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Effort to salvage and restore old riverboat gaining traction

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The effort to save the old Myra H riverboat from decades of weather-related decay is expected to make a giant step as early as the first week of the New Year.

The old 60-foot long riverboat built in 1932 by Floyd County resident Pierce Harris, was named after his daughter. It has been on display at the Lock and Dam Park off Black’s Bluff Road for years and has been suffering from exposure to the weather.

Floyd County Special Projects Manager Bruce Ivey said he has arranged for two companies to use cranes to load it up and transport it to a site off Redmond Circle where actual restoration work will take place.

Ivey said that Miller Crane Service out of Cedartown has agreed to handle the rigging while Taylor Transport of Taylorsville has agreed to provide the extra long lowboy trailer needed for the transport.

“Miller is working on a plan for his rigging to set it on a trailer,” Ivey said. “I hope we can schedule it for the middle or latter part of next week.”

The boat was based on property up the Oostanaula River but broke loose during a flood in the 1940s. It was recovered and remained on a farm off Collier Road for close to four decades before it was donated to the Junior Service League and moved to the Chieftains Museum/Major Ridge Home property. It was later moved to the Lock and Dam where it has been completely exposed to the weather for years.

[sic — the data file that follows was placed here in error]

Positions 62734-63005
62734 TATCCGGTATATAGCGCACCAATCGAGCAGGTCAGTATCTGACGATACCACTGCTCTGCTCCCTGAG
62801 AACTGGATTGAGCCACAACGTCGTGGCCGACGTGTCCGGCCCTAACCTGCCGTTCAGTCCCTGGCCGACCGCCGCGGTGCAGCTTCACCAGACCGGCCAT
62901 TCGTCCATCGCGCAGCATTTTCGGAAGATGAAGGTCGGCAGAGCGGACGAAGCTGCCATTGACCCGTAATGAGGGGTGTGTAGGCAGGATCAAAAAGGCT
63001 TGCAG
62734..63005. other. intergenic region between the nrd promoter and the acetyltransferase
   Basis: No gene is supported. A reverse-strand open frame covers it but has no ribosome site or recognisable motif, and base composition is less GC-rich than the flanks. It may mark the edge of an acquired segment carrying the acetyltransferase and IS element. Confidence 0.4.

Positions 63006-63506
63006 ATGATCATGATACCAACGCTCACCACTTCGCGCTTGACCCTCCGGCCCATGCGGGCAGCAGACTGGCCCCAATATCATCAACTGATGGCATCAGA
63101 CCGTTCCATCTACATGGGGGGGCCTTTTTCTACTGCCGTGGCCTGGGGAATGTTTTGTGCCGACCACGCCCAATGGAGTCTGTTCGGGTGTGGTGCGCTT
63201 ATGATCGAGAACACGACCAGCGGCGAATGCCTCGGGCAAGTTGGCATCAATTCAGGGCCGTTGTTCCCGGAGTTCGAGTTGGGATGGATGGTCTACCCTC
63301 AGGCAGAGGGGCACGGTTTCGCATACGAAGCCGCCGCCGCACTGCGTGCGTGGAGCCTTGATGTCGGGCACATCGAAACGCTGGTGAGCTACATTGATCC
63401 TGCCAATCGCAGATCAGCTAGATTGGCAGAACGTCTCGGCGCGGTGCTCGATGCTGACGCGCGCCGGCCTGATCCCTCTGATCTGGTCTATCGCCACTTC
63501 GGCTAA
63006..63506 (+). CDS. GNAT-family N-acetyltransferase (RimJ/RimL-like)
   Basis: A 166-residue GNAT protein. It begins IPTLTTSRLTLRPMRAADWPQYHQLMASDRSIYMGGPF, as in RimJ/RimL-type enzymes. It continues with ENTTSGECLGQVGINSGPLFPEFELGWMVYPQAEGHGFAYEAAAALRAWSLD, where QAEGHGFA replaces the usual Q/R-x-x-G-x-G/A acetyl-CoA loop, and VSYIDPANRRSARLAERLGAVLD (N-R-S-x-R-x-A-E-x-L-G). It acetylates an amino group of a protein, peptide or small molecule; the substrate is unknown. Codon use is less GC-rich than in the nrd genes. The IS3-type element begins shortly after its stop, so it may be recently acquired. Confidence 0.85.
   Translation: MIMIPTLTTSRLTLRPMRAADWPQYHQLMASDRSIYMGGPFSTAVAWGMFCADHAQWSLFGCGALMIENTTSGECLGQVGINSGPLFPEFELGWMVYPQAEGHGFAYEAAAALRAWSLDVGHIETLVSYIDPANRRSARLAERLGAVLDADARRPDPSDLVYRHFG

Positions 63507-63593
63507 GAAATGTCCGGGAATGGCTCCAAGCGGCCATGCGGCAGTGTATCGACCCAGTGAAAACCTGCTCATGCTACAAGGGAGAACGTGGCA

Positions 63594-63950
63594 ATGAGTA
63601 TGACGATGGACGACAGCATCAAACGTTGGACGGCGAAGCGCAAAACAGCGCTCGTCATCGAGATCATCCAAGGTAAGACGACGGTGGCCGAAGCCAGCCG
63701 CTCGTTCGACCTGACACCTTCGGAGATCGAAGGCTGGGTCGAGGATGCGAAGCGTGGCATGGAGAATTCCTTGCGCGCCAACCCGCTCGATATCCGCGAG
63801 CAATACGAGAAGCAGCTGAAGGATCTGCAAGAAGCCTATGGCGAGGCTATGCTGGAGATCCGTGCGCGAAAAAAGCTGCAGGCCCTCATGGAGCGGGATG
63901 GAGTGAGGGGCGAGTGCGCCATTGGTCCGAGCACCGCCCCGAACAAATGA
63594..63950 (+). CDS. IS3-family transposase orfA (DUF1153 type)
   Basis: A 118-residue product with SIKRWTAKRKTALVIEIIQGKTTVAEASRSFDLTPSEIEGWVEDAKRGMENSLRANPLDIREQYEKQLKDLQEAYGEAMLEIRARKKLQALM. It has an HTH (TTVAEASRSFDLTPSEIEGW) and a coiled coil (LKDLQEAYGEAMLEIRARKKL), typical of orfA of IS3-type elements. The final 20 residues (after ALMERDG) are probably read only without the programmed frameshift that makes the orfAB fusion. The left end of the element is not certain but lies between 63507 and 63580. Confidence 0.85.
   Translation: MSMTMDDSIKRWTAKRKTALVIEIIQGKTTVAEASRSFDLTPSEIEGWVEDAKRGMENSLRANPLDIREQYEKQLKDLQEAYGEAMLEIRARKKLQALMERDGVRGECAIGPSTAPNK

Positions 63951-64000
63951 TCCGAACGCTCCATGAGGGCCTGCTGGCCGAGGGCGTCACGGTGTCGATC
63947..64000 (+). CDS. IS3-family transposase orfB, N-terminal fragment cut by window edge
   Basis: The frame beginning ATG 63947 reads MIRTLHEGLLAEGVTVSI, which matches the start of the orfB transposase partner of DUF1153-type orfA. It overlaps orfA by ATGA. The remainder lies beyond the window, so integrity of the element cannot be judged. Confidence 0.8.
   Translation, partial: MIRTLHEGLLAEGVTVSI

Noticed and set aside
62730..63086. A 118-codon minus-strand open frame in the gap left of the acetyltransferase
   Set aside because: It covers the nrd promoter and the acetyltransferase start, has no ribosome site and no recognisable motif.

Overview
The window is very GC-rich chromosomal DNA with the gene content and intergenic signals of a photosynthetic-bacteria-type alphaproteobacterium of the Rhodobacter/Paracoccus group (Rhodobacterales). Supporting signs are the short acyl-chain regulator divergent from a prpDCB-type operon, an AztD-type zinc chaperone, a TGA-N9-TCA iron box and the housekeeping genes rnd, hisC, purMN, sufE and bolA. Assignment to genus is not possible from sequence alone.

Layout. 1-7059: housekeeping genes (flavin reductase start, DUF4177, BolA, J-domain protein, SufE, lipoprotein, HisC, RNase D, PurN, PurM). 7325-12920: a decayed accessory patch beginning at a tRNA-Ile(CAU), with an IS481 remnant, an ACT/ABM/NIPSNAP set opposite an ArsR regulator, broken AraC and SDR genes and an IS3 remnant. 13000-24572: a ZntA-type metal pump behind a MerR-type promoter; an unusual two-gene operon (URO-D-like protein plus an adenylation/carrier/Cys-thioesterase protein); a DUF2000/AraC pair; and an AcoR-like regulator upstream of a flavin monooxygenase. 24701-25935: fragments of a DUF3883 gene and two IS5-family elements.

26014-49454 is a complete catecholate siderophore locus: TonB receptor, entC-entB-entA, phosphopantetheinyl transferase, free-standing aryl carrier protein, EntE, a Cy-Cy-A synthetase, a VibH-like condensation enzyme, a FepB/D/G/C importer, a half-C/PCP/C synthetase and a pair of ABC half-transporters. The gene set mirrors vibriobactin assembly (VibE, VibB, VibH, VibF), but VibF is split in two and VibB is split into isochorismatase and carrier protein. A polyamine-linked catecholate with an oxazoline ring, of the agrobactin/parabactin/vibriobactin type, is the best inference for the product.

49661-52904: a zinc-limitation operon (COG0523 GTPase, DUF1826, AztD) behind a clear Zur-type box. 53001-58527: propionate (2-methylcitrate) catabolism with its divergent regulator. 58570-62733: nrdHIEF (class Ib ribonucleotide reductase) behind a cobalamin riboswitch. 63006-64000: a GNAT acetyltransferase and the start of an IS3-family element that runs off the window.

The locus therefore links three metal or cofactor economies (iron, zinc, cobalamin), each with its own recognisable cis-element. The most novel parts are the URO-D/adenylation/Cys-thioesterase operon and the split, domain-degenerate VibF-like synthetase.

Jimmy Lovelace, whose two step-sisters Kyle Vasser and Linda Studard were granddaughters of Pierce Harris, said his mother Beverly Chandler can remember riding on the boat and eating turtle soup.

Lovelace said the restoration plans — and cost — will become much clearer after the boat is moved inside on General Electric property and a more accurate assessment of its condition can be made.

“I think the inside seems to be in much better condition than the decking,” Lovelace said.

Ivey said at one point there was talk of trying to remove the old paddlewheel from the boat for transport. That idea was halted because of a question of the fragility of the apparatus and whether or not it would survive being dismantled.

That worry has been allayed because Taylor’s lowboy is long enough to transport the entire boat.

When the boat is moved, Ivey said he suspects it will be taken across the Coosa on the bypass and brought down Highway 20 to Redmond Circle with minimal disruption to traffic.